Marketing Lessons From One Of The World's Most Iconic Brands - Lego
It would be tough to find someone who hasn’t heard of Lego. The incredible brand brings joy to many people’s lives through their inspiring and fun toys. The Lego Group communicates its brand values through 6 key elements; imagination, fun, caring, creativity, learning, and quality.
‘Caring is about our desire to make a positive difference in the lives of children, for our colleagues, our partners, and the world we live in.’
Whilst Lego is one of the most iconic brands in the world, to reach this success they have had to test, alter, and work hard on an incredible marketing strategy. This has resulted in reaching a global audience, whilst targeting people of all ages. Founded in 1932 by Ole Kirk Kristiansen, Lego are known as the leading manufacturers of play materials across the world…But how did they get here? Below, we are going to explore a few killer marketing lessons from The Lego Group in how they have made this growth.
Lego has a huge, powerful community. Through online groups crowdsourcing creative constructions, to having your lego designs featured on their pages and even shops! Lego has great success in how they engage with their customers, encouraging users to keep playing with their purchases. One of the brand’s innovative customer engagement ideas is their use of contests. Through Lego Ideas, you can showcase your builds, with the chance to win vouchers, rare items, and even trips. Another includes product ideas, where you submit your proposal to other Lego fans; if you receive more than 10,000 votes for your piece, you have the chance for it to be developed into a real lego set!
Know Your Target Audience
For many of us, thinking that Lego is for children is a heightened thought, and it also was for Lego. However, in recent years the brand hit an important turning point. They started to realise, that in fact, their audience was also steering towards adults. This was a huge landmark, which changed their marketing strategy going forward. The increase in adult consumers meant that Lego had to re-think their campaigns, using adult-focused products including builds based on horror houses, old classics, and vehicles to name a few. No longer were the lego bricks underneath parents feet, but instead in their hands.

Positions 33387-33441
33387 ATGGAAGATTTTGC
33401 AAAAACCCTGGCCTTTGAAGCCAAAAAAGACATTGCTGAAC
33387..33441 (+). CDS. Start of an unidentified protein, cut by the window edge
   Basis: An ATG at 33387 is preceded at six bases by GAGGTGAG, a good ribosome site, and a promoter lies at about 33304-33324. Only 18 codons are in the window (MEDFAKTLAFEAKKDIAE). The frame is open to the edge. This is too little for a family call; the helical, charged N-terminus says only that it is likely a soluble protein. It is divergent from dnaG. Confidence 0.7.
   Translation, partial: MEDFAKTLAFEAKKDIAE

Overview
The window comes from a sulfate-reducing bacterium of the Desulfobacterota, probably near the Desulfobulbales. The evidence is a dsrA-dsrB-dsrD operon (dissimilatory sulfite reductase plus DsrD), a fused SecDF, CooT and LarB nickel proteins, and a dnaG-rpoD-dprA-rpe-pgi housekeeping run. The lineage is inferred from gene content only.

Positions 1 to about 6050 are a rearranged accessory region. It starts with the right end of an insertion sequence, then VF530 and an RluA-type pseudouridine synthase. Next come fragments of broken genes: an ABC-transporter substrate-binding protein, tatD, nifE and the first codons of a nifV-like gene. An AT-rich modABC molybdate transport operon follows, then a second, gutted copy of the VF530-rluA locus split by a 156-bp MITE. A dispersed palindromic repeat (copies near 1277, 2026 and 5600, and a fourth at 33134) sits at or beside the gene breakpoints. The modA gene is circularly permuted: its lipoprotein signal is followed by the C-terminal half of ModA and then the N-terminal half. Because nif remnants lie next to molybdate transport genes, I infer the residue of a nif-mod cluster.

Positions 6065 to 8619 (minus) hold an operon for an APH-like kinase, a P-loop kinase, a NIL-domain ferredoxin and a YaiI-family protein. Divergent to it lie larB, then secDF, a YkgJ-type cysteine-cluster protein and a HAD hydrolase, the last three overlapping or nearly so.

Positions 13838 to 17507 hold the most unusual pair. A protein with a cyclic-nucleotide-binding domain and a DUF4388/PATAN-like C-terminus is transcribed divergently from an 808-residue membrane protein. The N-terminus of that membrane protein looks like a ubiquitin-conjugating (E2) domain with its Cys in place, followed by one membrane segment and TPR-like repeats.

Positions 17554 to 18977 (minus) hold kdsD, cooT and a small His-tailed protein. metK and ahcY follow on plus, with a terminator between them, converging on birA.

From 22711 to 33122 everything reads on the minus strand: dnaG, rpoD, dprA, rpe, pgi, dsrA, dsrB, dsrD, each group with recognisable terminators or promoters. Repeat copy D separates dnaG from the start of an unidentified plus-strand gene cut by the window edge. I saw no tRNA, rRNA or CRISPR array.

Incredible Content Marketing
Lego has made use of every single platform and media; from social media and games, through to The Lego Movie shown across the globe. Their brand on YouTube is extensive, with 6 different channels including LEGO Access, LEGO, LEGO Discover, LEGO FanTube, and LEGO Little Ones: With their main channel being the largest on YouTube, claiming a huge 12.5 million subscribers. The use of multiple channels allows them to streamline content, and engage specific interests and target groups. Lego also uses multimedia storytelling, with products announced having their own characters, trailers, games, and much more to excite customers. The company takes, and utilises digital platforms to the max, creating various different online communities, sharing content from both themselves and users, and showing they truly care about their audience.
Lego builds memorable, and valued digital experiences. One includes the announcement of their augmented and virtual reality games. Lego Hidden Side allows people to scan their constructions using a mobile or tablet, with hidden pieces in your build appearing on the screen. Their VR experience also enables you to see a whole new world around you, and interact with other players inside the game. The Lego team are passionate about creating another level to their customers’ experience with their products, and have managed to do this through technology. Another app that they have built includes The LEGO Boost app, which brings your creations to life. Here, you can interact with Lego models, which can move, talk, and even respond to real-world events.
What Can We Learn From Lego?
I think one of the key elements that we can learn from Lego in marketing is to always find ways to engage with our customers. This forms strong, loyal relationships that fuels businesses. Not only does it strengthen brands, but also creates powerful communities amongst customers.
“As marketers, our work needs to reflect, represent and welcome the broad spectrum of people we see in the world,”
– Julia Goldin, Product & Marketing Officer